Gluten Free Biscuits: Cinnamon Bun style

Gluten Free Biscuits: Cinnamon Bun style

A close up of a biscuit on a tray

Sometimes, I just have to pick up where I recently left off so I’m more sure I know where I’m going. Like with these gluten free biscuits. I started with the recipe for yeast free gluten free cinnamon buns from Gluten-Free on a Shoestring Quick & Easy. I know those work really really (really) well, and that they’re delicious. And I had long suspected that, if I changed the temperature of the ingredients (cold for pastry!) and massaged the prep a bit (chopped butter instead of soft butter!), they’d be fantastic gluten free biscuits. Sometimes, I’m not wrong. That is one. very. versatile. recipe.

Biscuit on a white plate

Cinnamon buns have not only softened butter, but eggs in the dough. Pastry (like biscuits) generally does not have eggs (like these gluten free sour cream and scallion biscuits, which have zero eggs). But I was determined to change only method and not ingredients. And they’re these super flaky (lots of layers!) but then very tender biscuits.

A bowl of flour and a bowl of butter on counter

When I’m developing new recipes (which is all the time all the time), they fail. A lot. And I don’t have time for that kind of nonsense right now! I’ve got a cookbook manuscript due at the end of the month! I’m running low on every ingredient that I thought I had in spades (75 pounds of flour in 4 weeks? Seriously?) and I’m tired of minding my manners with my family. No, I don’t want to tell you what I’m baking in case it doesn’t work out. No, that’s for the new book and I don’t want to talk about it.

Bowl of flour on wooden surface

Since my suddenly fragile ego needed a sure thing, I did this. And it worked so beautifully that I think you should do it, too.

Biscuit dough on wooden surface

You can cut out the biscuits right after you gather together the dough in a disk, like this.

flattened dough next to rolling pin

But if you want flaky biscuits, you’ll need to do some rolling and folding and rolling and folding. Like we do with gluten free puff pastry, but way way quicker and easier.

Biscuits being coated with cinnamon

The cinnamon sugar that we rolled up inside the cinnamon buns gets sprinkled on top of these cold, cold biscuits.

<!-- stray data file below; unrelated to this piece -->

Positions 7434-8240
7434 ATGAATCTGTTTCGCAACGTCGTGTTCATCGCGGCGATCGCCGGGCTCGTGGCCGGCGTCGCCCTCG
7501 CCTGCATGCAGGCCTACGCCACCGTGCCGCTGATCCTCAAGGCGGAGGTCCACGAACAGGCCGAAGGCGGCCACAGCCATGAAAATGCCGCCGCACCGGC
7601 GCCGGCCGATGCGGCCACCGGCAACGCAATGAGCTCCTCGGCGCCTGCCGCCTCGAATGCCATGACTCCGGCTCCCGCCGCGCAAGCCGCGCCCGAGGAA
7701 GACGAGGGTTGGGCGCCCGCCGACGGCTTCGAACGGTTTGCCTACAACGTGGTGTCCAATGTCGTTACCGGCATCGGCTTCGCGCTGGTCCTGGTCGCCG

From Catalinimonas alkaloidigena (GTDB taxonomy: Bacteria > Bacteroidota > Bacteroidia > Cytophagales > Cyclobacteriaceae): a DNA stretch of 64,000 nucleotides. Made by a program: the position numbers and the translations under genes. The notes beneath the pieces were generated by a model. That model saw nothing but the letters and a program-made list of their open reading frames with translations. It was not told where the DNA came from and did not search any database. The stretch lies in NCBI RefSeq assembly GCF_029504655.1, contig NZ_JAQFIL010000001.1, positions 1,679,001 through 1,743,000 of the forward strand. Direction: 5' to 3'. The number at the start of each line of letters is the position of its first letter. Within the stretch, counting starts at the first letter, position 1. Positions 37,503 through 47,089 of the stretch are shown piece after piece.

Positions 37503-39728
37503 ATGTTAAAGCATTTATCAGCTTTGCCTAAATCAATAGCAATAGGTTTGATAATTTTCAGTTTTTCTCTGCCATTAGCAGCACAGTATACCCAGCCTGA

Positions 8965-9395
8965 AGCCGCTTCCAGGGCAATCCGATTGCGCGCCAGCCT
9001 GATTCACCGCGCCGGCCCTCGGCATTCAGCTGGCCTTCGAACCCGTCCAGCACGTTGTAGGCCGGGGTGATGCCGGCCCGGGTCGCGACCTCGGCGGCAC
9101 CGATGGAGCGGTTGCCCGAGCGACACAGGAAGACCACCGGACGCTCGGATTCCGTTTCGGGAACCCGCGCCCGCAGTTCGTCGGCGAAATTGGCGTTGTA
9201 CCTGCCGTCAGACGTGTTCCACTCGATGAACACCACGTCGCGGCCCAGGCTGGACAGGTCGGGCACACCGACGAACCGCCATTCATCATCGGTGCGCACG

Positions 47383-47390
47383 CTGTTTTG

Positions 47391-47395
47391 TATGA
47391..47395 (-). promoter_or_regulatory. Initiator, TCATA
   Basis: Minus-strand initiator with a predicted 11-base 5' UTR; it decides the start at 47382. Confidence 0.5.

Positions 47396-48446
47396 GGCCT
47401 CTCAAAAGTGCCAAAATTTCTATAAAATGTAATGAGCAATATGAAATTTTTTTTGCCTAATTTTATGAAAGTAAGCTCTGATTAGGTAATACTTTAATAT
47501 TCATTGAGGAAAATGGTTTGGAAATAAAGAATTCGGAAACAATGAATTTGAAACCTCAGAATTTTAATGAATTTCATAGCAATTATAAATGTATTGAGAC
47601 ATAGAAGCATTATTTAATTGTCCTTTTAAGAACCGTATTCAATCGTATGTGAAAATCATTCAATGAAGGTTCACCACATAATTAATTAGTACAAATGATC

Biscuits coated with cinnamon on beige surface

They bake up so beautifully (so flaky and tender!). Plus, they’re even really tasty the next day. Here’s how it all happens:

Like this recipe?

Prep time: Cook time: Yield: 12 biscuits


3 1/2 to 4 cups (490 to 560 g) high-quality all purpose gluten free flour

2 teaspoons xanthan gum (omit if your blend already contains it)

2 1/2 teaspoons baking powder

3/8 teaspoon kosher salt

1/2 cup (100 g) granulated sugar

12 tablespoons (168 g) unsalted butter, roughly chopped and chilled

2 eggs (120 g), lightly beaten

1 cup milk, chilled

1/2 cup (109 g) light brown sugar

1 tablespoon ground cinnamon


  • Preheat your oven to 350°F. Line a rimmed baking sheet with unbleached parchment paper and set it aside.

  • In a large bowl, place 3 1/2 cups (490 g) of the flour, the xanthan gum, baking powder, 1/4 teaspoon of the salt, and the granulated sugar, and whisk well. Add the chopped butter, and toss to coat the butter in the dry ingredients. Press each piece of butter between your thumb and forefinger and flatten it. Create a well in the center of the dry ingredients and add the eggs and milk. Mix until the dough just begins to come together. Sprinkle a flat surface with about 1/4 cup of the remaining flour, and turn the dough out onto the flour. Sprinkle the top of the dough with more flour, and gather the dough and press it into a disk.

  • For the flakiest biscuits, roll the dough into a rectangle about 3/4 inch thick, and fold it in thirds as you would a business letter. Turn the dough 1/2 turn on the counter, sprinkle with flour as necessary to prevent sticking, and roll again into a rectangle about 3/4 inch thick. Cut out 3 inch rounds from the rectangle with a floured biscuit cutter, and place the rounds about 1 inch apart from one another on the prepared baking sheet. Gather and reroll scraps, and cut out more rounds.